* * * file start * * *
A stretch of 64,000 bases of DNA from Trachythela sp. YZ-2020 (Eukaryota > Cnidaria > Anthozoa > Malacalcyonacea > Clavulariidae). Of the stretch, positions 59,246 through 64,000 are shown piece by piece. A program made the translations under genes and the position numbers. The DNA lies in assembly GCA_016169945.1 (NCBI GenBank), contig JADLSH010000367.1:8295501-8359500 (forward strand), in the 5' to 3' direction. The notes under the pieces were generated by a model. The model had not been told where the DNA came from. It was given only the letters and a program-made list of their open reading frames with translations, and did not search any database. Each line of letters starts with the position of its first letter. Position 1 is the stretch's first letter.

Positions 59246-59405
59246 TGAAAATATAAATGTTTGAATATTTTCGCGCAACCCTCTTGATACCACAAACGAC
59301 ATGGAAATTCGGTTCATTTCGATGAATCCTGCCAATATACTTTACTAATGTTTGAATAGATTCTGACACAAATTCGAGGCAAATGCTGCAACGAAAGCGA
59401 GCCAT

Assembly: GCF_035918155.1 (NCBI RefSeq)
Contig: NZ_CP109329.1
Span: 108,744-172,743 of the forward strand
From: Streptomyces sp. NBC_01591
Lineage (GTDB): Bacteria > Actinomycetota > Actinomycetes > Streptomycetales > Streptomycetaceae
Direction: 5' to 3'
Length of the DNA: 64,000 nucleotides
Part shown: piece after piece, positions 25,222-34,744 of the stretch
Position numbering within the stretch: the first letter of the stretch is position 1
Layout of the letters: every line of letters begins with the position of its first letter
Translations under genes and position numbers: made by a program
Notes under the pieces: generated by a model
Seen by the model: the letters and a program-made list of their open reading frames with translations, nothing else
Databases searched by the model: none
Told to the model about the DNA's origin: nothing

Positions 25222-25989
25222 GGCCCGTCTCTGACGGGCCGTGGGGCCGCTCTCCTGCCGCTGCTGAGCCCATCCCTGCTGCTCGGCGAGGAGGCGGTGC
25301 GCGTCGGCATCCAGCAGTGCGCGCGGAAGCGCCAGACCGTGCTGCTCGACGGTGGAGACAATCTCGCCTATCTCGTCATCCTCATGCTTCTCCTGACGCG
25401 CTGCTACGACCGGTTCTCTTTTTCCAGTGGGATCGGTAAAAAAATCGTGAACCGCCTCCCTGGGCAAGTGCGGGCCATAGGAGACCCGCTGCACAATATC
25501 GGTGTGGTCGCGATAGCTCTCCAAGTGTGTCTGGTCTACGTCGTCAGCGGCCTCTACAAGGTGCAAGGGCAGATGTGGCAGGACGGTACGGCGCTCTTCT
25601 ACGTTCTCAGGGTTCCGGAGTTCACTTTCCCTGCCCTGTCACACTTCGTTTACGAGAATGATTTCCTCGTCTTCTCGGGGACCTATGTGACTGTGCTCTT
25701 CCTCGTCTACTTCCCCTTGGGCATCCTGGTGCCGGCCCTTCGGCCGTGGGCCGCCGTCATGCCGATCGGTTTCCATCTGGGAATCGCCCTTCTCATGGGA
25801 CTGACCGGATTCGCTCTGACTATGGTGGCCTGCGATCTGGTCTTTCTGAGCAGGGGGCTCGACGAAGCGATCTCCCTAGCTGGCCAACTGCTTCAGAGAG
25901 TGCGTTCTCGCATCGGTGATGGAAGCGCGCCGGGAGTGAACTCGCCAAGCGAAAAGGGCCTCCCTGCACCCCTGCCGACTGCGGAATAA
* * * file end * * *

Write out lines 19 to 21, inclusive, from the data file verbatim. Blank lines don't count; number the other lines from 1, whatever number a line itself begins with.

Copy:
Databases searched by the model: none
Told to the model about the DNA's origin: nothing

Positions 25222-25989